The Difference between Psychosis and Neurosis

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"The Difference between Psychosis and Neurosis"
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There were few occasions in the past when I heard some people used the terms neurosis and psychosis interchangeably.  In fact only recently, a group of young men, sitting in a table next to ours (my wife, our two kids and I) in a restaurant, were raucously poking fun at one of them, calling him neurotic at one time and psychotic the next.  But do the terms neurosis and psychosis really mean the same thing?

The answer is no, they don't.  The terms neurosis and psychosis actually refer to certain symptoms and behavior that cut across several diagnostic categories.  They may refer to difficulties of personal adjustment to an accepted or agreeable way of life.  People who suffer from neurosis exhibit an excessive reaction to what others would deem minor stresses.  This means that a neurotic individual worries over things that are of little importance or substance.

In spite of this distinguishing characteristic, however, neurotic persons have not lost touch with reality; they can usually function normally despite experiencing distressing feelings, such as depression or anxiety.  The problems associated with neurosis, as psychological theory suggests, are products of the individual's unconscious attempts to guard against an overwhelming sense of fear and apprehension brought about by conflicts between desires and prohibitions.

It is the aim of psychotherapy to resolve such conflicts.  Of course, antidepressants are sometimes prescribed for neurosis; but this mental disorder implies an illness that is psychological in origin.

In a more restricted sense, the term psychosis refers to an illness of a disintegrated personality; it may be biologically triggered.  The individual's inability to distinguish the real from the unreal is a distinguishing characteristic of psychosis.  As a consequence, it becomes impossible for the psychotic patient to relate acceptably to other people and to life's responsibilities.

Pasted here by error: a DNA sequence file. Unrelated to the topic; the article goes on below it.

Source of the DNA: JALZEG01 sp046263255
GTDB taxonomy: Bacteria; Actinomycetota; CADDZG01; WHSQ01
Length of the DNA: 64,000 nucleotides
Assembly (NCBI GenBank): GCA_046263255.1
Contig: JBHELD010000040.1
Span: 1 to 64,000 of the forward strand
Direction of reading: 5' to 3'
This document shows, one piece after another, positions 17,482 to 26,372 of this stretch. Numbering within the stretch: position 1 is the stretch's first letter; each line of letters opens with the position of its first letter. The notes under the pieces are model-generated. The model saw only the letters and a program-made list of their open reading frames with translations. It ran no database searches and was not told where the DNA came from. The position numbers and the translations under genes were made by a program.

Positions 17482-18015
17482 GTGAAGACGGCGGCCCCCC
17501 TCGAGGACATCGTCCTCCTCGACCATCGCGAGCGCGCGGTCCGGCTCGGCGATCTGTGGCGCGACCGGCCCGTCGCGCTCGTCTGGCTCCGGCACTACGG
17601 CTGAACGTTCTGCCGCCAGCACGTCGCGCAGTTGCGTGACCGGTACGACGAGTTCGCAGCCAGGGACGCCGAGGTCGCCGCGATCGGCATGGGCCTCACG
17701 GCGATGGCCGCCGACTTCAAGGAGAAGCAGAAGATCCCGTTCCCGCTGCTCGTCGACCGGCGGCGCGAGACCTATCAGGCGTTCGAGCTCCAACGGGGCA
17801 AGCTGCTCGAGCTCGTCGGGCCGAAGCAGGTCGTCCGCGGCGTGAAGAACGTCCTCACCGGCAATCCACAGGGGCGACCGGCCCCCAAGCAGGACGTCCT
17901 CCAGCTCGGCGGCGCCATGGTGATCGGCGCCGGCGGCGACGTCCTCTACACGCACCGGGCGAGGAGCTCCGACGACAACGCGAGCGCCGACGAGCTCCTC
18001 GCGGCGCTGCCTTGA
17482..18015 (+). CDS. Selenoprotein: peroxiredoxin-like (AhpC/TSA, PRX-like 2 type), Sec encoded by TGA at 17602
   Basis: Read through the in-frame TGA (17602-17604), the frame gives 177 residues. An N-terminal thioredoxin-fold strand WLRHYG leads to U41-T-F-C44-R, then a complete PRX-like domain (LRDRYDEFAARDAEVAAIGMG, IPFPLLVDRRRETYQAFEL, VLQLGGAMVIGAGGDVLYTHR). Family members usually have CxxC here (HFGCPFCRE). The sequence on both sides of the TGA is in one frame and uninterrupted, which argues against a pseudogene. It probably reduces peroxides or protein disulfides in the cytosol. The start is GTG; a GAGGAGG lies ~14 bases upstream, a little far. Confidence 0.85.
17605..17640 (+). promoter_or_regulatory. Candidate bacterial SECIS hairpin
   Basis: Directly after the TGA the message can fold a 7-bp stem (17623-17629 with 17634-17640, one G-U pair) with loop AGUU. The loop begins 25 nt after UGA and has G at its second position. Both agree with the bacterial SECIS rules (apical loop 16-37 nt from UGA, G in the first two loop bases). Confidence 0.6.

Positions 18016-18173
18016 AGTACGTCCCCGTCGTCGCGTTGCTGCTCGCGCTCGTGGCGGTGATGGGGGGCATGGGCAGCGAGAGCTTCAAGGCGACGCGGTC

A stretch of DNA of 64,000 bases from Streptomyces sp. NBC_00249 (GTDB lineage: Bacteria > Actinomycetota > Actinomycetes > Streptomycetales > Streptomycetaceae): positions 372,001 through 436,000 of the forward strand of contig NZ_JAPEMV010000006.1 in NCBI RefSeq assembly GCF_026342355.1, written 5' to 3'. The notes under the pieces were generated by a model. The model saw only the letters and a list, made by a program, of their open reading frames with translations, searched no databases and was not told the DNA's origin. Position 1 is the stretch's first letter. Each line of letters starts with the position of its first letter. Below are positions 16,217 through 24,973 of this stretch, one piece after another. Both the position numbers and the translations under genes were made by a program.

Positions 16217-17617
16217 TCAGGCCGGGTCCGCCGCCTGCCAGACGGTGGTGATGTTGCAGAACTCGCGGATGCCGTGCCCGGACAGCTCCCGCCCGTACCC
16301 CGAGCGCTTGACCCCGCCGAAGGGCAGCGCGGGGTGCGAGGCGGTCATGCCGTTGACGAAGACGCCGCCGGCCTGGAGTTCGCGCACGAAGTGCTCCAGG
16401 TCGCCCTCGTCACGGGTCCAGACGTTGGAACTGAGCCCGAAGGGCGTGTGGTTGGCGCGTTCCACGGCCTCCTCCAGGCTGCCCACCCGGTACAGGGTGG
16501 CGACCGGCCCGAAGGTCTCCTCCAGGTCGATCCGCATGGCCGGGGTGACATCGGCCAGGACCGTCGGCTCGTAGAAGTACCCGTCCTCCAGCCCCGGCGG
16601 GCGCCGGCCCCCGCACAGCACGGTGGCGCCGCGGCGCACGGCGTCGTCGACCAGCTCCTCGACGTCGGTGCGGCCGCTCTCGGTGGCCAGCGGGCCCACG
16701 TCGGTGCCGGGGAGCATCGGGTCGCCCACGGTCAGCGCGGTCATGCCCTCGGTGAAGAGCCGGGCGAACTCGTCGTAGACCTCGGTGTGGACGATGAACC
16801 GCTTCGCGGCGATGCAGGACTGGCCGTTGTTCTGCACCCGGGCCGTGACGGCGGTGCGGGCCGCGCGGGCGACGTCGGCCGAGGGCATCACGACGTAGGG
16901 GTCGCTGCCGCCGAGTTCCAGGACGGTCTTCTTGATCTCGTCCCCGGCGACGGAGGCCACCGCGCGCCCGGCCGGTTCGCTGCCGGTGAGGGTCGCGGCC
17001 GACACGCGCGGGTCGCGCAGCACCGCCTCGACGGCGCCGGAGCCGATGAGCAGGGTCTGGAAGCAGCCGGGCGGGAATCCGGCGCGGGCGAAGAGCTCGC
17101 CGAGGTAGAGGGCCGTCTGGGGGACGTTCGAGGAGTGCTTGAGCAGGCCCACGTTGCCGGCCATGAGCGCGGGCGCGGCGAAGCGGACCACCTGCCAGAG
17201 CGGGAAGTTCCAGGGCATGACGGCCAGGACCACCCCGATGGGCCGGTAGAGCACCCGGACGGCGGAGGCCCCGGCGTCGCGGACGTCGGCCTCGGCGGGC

Apart from often being delusional, a person suffering from psychosis may experience confusion (is unable to think logically), disorientation (loses awareness of place and time), and hallucinations (has false perceptions of things).  Being unable to correctly perceive and interpret the things around him/her, the psychotic patient may act incongruously, becoming afraid, confused and isolated.

There are other factors, aside from mental illness, that can affect the brain and result to psychosis.  These include such physical illnesses as infections, tumors, and diabetes.  The use of drugs and alcohol are likewise possible contributing factors.  Treatment of psychosis may be difficult; the use of neuroleptics (powerful tranquilizers) is a usual form.  In some cases, hospitalization may be required.  While psychotherapy may not be of much help in treating symptoms of psychosis, it can help a patient who is in remission.


1. "A Bio-Social Theory of Neurosis" by Dr. C. George Boeree, Shippensburg University -

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